Open Future Doors

At Cambridge, we prepare your child in multiple ways for the future.




Our curriculum covers the fundamental literacies of reading, writing and mathematics. We also have a strong Chinese curriculum so that your child can be bilingual and seize future opportunities in economy powerhouses such as China.




When your child enters the workforce, he/she will not be going to the workplace to complete worksheets! Instead, he/she will be expected to communicate and collaborate with other people (boss, peers, colleagues, customers) to solve problems, innovate or market new products and services. We also would not know what specific skills would be needed for future jobs that do not exist in this day and age but we can prepare children by helping them to gain real-world skills. The earlier your child gains these real world skills, the more prepared he/she will be for future success in the workplace.

Real-world skills are best learned through project work. It is through project work that children develop and hone the following valuable real world skills:

  • Critical thinking and problem solving skills
  • Communication skills
  • Collaboration skills
  • Creativity and innovation


Phase One

In phase one, the teacher introduces the area of exploration and elicits responses from the children. This enables the teacher to get a sense of children’s prior knowledge and interest, yet encourages children’s inquiry and questioning.

Phase Two

During the second phase, children spend time further exploring the topic through investigations, fieldwork, discussions and interactions with experts. The emphasis on this phase is to introduce new information and help children find answers to their questions.

Phase Three

Phase three elaborates what children have learned and celebrates the end of the project. Displays and documentation of children’s representations summarise the learning journey undertaken by them.




Each child is unique with his or her talents. Some children are good with language, others with numbers, music or art. There are also children who are good with people skills. In this competitive world, we nurture your child’s unique talents to give him or her, a competitive edge. Besides, knowing that he or she is good in something is a great confidence booster and being confident will benefit other areas of life.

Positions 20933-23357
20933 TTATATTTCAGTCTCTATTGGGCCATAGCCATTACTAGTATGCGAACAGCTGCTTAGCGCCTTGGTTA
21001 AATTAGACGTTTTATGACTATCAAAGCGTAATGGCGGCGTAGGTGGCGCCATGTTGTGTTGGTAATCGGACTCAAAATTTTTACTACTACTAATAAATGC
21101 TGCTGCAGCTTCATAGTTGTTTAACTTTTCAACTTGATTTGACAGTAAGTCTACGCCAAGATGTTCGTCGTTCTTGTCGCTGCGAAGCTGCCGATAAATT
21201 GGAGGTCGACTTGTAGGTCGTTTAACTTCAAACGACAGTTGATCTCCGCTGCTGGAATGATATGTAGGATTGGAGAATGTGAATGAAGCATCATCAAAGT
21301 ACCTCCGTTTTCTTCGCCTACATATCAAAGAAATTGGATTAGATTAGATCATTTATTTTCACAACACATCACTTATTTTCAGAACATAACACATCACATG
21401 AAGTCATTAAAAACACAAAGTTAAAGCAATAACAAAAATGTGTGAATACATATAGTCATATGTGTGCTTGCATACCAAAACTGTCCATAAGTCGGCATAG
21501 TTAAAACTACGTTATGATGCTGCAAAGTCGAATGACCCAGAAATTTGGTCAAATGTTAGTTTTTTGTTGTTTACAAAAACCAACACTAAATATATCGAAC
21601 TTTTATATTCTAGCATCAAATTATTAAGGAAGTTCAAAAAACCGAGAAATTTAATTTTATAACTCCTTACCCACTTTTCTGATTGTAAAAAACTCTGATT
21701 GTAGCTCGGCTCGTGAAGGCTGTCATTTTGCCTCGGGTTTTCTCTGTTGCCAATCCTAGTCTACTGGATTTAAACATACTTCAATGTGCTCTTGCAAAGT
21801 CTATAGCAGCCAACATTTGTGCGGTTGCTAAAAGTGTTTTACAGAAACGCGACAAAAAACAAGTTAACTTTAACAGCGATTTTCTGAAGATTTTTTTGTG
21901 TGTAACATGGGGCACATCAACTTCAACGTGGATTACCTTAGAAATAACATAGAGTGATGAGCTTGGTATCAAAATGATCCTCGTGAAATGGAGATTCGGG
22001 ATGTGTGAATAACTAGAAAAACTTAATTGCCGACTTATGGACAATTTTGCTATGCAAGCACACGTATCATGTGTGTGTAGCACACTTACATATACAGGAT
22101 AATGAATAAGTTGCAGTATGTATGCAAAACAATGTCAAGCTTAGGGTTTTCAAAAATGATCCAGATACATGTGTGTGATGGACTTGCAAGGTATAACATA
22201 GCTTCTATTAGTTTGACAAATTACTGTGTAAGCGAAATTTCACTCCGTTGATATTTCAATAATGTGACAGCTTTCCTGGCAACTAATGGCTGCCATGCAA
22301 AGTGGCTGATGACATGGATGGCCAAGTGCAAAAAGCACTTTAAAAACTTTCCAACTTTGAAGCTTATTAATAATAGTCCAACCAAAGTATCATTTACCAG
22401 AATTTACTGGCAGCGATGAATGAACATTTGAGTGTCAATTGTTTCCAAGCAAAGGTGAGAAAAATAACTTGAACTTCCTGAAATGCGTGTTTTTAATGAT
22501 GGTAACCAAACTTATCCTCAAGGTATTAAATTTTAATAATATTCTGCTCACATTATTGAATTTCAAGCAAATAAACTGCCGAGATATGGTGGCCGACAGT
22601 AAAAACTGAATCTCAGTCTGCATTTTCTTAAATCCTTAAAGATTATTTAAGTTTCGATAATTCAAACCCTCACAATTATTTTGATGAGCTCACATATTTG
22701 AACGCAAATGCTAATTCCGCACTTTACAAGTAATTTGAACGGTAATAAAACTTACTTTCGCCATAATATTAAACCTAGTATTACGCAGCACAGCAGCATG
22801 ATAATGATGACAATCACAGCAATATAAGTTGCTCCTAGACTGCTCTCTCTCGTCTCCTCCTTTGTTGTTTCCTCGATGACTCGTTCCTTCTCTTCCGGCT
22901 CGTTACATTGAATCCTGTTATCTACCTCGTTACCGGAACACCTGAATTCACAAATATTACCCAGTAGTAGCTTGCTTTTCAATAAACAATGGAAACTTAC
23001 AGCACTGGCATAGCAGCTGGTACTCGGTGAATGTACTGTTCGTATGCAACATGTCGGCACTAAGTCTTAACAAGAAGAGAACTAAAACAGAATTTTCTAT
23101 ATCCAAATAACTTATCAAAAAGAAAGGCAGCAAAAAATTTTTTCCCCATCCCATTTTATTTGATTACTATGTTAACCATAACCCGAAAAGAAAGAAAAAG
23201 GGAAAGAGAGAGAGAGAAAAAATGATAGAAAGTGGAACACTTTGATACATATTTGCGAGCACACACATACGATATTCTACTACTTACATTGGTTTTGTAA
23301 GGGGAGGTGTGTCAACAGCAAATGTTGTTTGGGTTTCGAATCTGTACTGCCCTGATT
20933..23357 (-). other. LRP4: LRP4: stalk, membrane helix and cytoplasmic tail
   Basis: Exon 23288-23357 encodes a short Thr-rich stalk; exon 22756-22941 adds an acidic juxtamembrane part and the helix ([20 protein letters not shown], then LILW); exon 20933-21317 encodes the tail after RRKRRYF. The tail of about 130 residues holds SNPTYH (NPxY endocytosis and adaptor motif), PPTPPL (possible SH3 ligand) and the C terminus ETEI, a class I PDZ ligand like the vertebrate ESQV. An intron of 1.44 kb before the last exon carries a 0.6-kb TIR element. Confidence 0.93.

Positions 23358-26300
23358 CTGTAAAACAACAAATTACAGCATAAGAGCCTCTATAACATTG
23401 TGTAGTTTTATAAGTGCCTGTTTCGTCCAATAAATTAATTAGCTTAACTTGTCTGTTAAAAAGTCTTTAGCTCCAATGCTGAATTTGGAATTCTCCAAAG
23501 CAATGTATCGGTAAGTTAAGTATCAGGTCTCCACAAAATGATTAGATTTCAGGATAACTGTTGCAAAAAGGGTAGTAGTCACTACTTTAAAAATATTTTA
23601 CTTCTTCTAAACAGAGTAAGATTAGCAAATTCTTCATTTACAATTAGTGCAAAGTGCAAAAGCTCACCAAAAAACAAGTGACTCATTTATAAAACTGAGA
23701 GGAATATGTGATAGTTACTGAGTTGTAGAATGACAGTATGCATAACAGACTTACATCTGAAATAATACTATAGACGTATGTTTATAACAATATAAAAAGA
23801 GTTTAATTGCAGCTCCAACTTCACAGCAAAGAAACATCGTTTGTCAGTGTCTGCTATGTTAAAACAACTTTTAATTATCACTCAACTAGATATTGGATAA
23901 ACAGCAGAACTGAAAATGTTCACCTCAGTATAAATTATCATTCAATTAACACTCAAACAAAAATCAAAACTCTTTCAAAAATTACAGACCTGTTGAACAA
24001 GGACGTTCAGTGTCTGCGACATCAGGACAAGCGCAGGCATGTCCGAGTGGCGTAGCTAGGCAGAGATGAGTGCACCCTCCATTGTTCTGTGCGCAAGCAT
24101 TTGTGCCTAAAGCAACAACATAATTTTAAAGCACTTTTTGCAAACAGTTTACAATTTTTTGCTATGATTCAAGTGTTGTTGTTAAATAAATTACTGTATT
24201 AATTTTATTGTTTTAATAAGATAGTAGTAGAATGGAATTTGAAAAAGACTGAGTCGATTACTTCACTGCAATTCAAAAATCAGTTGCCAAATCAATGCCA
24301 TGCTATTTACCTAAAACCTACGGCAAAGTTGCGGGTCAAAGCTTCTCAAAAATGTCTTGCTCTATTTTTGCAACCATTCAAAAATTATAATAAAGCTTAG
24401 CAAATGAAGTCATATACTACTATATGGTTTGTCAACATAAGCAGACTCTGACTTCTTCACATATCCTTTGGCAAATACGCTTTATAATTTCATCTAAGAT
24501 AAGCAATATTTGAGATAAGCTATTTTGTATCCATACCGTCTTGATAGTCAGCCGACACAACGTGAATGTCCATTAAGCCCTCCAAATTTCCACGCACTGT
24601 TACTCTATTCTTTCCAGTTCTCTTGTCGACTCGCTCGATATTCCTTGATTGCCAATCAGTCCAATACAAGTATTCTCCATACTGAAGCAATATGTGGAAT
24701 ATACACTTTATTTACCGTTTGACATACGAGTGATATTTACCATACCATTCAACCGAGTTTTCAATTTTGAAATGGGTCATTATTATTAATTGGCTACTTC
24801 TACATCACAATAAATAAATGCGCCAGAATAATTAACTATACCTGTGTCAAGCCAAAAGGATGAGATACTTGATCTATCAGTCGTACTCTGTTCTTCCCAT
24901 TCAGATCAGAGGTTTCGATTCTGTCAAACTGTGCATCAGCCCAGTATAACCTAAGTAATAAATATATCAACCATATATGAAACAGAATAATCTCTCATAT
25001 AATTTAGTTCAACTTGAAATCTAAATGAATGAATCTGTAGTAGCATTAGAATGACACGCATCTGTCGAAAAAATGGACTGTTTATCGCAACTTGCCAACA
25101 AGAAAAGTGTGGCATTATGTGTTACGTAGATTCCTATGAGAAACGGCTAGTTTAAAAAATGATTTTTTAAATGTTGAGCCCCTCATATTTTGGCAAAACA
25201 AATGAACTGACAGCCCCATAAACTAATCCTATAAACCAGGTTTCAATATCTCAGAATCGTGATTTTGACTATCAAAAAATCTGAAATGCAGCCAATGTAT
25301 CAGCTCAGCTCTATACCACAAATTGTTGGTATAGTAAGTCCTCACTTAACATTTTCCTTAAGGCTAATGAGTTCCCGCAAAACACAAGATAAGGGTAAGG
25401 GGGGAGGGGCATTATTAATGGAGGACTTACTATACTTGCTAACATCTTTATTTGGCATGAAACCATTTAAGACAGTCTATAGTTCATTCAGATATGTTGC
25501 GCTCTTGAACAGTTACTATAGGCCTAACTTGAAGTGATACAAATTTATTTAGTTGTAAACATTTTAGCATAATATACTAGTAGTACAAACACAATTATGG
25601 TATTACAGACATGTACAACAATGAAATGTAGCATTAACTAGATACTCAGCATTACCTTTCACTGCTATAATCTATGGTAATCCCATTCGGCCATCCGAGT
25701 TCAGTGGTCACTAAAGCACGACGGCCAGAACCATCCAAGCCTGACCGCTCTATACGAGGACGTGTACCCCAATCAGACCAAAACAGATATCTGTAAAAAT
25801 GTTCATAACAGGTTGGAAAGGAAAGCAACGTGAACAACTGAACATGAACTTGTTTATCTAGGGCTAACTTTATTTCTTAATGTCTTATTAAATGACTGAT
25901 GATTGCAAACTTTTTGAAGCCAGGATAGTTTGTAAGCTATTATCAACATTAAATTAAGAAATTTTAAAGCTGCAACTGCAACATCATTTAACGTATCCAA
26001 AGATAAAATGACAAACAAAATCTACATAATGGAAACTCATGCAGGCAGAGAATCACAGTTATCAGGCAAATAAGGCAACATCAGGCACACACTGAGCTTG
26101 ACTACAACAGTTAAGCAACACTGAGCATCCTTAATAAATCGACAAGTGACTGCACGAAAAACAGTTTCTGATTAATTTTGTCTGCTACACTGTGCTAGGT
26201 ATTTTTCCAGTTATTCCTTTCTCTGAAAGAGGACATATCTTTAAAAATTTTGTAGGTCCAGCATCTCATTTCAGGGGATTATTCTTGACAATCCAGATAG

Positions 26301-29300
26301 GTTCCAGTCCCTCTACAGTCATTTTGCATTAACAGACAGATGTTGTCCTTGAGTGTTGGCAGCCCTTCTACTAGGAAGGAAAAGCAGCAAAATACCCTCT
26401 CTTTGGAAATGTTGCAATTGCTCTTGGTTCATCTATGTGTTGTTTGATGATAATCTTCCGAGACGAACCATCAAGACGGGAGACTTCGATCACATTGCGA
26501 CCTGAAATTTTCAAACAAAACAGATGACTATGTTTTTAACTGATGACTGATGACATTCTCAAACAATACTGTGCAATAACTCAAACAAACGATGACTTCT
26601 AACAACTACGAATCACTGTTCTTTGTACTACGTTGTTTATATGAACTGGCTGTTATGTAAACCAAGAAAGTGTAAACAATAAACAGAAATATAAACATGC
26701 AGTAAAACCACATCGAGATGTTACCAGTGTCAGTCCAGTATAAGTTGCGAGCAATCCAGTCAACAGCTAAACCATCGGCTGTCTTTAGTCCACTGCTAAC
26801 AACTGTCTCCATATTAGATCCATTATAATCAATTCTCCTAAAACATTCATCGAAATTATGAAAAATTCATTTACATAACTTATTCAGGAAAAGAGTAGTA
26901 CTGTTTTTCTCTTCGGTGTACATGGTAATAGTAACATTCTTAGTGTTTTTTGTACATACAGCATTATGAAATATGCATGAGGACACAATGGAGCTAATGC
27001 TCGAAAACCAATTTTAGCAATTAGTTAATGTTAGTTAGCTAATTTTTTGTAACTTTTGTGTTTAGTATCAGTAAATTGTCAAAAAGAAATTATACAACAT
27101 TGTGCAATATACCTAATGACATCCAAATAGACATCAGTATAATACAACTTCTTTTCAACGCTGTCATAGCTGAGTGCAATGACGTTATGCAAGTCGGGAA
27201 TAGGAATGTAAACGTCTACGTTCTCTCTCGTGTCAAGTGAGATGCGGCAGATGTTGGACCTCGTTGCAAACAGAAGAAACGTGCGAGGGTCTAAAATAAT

To develop your child’s unique talents, Cambridge uses the Theory of Multiple Intelligences (MI) from Harvard University. Professor Howard Gardner’s famous theory states that every child has eight types of intelligences. You may be able to identify some of your child’s intelligences.



For your Child’s Intelligences

Our muscles get strengthened with regular exercise. Similarly, your child’s intelligences develop with regular exercise. As a result, their dominant intelligences become stronger and their weaker intelligences can also be awakened.

At Cambridge, our MI curriculum makes learning fun for children with different intelligences and nurtures your child’s unique talents.

At Cambridge, our curriculum has many MI activities to exercise your child’s intelligences.

Within a theme, there are 10 MI activities designed to exercise certain intelligence(s). For example, in “Animals” theme, an animal story is used to develop your child’s Linguistic Intelligence. Another activity will require your child to use his or her body to act out various animal movements and this develops their Bodily-Kinesthetic Intelligence. A craft activity using recycled materials to make an animal enhances his or her Spatial Intelligence. Singing an animal song and making various animal noises is incorporated to focus on your child’s Musical Intelligence development. Observing animal videos followed by a field trip to the zoo develops their Naturalist Intelligence. Raising funds and deciding which animal conservation funds to support develops your child’s interpersonal and Intrapersonal Intelligences. Grouping animals into various types (such as land, sea and air or the number of legs) is a Logical-Mathematical Intelligence activity.


Bodily-Kinesthetic Intelligence is about whole-body and fine-motor co-ordination. It opens future doors to opportunities in sports, acting and craftsmanship.


Interpersonal Intelligence involves sensitivity to both verbal and non-verbal communication. Good personal and working relationships are built using this intelligence. It opens future doors to opportunities in public relations, human resource and politics.


Linguistic Intelligence is about being word-smart. Thinking, speaking and writing are expressions of this intelligence. It opens future doors to opportunities in law, journalism and broadcasting.


Intrapersonal Intelligence is about self-awareness. Recognising your own strengths and weaknesses helps in planning your life. It opens future doors to opportunities in acting, psychology and counseling.


Reasoning and recognising patterns and relationships are key aspects of this intelligence.
It opens future doors to opportunities in finance, computing and entrepreneurship.


Musical Intelligence is evident in people who are responsive to pitch, melody, rhythm and tone. It opens future doors to opportunities in music, performing arts and vocal training.


Naturalist Intelligence is the ability to use all senses to observe details. It opens future doors to opportunities in biology, geology and astronomy.


Spatial Intelligence is the ability to think in three-dimensional terms and often involves an active imagination and visualisation. It opens future doors to opportunities in designing, photography and engineering.